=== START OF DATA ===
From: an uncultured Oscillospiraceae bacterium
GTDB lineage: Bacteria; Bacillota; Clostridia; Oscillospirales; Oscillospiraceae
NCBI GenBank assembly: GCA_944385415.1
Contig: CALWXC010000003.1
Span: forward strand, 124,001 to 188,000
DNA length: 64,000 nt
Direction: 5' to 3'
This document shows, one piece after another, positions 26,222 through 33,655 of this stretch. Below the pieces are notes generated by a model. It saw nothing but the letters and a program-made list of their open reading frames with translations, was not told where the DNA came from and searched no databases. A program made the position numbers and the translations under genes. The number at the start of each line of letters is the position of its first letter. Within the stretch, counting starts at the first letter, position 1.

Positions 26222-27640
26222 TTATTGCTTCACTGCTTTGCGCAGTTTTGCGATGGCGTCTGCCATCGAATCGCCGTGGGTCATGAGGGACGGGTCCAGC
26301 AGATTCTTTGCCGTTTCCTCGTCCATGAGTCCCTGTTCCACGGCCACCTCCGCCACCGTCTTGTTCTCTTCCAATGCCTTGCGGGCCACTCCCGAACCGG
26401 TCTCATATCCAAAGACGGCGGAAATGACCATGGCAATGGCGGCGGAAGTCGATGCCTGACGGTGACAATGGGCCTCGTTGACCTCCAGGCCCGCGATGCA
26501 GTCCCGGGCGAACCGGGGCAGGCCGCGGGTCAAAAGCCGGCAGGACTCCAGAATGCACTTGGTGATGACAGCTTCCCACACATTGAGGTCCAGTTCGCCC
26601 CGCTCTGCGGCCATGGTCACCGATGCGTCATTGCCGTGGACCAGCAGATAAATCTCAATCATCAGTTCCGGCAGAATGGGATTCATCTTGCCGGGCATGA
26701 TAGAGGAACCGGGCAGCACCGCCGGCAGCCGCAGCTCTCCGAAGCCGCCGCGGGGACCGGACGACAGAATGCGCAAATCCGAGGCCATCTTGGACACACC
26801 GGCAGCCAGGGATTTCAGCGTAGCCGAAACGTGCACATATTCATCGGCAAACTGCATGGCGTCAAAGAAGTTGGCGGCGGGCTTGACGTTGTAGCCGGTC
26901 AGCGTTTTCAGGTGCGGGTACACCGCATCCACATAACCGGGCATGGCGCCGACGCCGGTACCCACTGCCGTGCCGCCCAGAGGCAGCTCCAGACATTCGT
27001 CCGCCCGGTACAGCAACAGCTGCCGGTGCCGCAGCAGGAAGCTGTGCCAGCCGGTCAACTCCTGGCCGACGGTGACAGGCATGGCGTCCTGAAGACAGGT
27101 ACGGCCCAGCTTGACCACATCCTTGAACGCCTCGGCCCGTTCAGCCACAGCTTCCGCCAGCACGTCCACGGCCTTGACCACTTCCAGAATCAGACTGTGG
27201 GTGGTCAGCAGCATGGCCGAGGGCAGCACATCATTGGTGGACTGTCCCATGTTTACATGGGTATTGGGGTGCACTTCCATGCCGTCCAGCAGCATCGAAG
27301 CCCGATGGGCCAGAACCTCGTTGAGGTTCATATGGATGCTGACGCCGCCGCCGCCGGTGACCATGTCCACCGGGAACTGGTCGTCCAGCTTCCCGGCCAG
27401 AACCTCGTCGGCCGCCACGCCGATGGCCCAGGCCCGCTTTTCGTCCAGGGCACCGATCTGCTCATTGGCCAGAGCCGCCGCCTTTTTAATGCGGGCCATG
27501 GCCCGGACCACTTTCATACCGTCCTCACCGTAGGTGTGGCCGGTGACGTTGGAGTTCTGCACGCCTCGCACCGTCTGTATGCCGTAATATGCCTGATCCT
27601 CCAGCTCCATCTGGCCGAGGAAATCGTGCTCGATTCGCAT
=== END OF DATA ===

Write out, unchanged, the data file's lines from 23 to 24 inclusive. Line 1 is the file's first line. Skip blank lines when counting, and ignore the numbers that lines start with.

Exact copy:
27501 GCCCGGACCACTTTCATACCGTCCTCACCGTAGGTGTGGCCGGTGACGTTGGAGTTCTGCACGCCTCGCACCGTCTGTATGCCGTAATATGCCTGATCCT
27601 CCAGCTCCATCTGGCCGAGGAAATCGTGCTCGATTCGCAT